Many of the printers that were here 10 years ago are gone today. Why are we still a vibrant business?
Community Printers as a Co-op
In the early days of Community Printers we saw ourselves more like a non-profit than as a for profit corporation. We printed for groups in the community to support their efforts. We were young. None of us saw ourselves with families or mortgages. We weren't concerned about "owning" Community Printers so we aligned our growing business with a non-profit to be part of something bigger than us. This decision changed the way we related to the assets of Community Printers. We saw the assets as a resource held in trust for the community rather than a commodity that we might cash in at some point.
Most of the other co-ops in our community saw each worker as owning a share in the company. Over time though, the co-ops that gave people shares, would have to buy people out as they left. Typically that lead to two tiers of employees ...those that were there from the beginning that had shares and those that came later. It became harder and harder to give the new employees shares because it was not fair to those who had been around for a long time and so those co-ops morphed first to large partnerships and in some cases to sole proprietorships. The businesses didn't fail, but they changed to a different form of ownership.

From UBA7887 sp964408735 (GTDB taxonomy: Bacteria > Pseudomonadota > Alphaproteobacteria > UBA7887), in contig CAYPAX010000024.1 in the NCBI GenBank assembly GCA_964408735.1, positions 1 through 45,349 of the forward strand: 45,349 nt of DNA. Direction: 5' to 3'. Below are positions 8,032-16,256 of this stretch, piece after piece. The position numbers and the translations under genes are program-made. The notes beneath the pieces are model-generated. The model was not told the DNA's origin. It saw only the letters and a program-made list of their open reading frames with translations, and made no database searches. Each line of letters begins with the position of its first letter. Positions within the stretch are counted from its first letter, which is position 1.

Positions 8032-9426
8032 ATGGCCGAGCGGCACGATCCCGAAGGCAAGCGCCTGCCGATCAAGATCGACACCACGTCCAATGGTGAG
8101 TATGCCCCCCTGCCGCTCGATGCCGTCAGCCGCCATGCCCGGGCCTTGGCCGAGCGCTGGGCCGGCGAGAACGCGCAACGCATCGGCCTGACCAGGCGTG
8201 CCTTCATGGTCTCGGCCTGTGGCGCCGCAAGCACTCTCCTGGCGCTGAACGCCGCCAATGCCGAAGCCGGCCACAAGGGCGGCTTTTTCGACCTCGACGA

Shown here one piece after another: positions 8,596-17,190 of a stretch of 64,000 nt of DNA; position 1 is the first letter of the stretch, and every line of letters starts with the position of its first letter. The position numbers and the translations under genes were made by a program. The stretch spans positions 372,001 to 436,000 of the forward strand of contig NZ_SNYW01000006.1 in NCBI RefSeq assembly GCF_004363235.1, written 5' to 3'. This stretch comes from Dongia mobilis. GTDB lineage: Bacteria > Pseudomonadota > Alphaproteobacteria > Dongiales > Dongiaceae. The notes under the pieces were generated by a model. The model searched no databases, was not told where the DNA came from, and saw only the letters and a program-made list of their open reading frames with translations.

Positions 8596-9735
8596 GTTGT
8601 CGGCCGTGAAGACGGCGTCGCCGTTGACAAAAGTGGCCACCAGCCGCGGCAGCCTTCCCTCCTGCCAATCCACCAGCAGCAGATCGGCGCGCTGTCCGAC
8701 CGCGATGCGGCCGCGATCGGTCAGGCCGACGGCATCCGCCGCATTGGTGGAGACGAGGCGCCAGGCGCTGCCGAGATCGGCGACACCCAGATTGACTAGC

By sheltering the assets of Community Printers as stock held by the non-profit, we allowed the experiment in democratic management to develop into a substantial business. This was more accidental than planned. Community Printers matured as a worker run business because the people working in the business matured. We have a very stable workforce. Initially we attracted young idealists interested in making a difference in the world. The early collective members were self taught in printing. Now we tend to attract experienced printers looking for a healthy and stable work environment. The fact that we are a co-op adds to the appeal but for many is not the main reason they here. There is a long wait list to get a job at CP due to our reputation in the community for quality, integrity and reliability.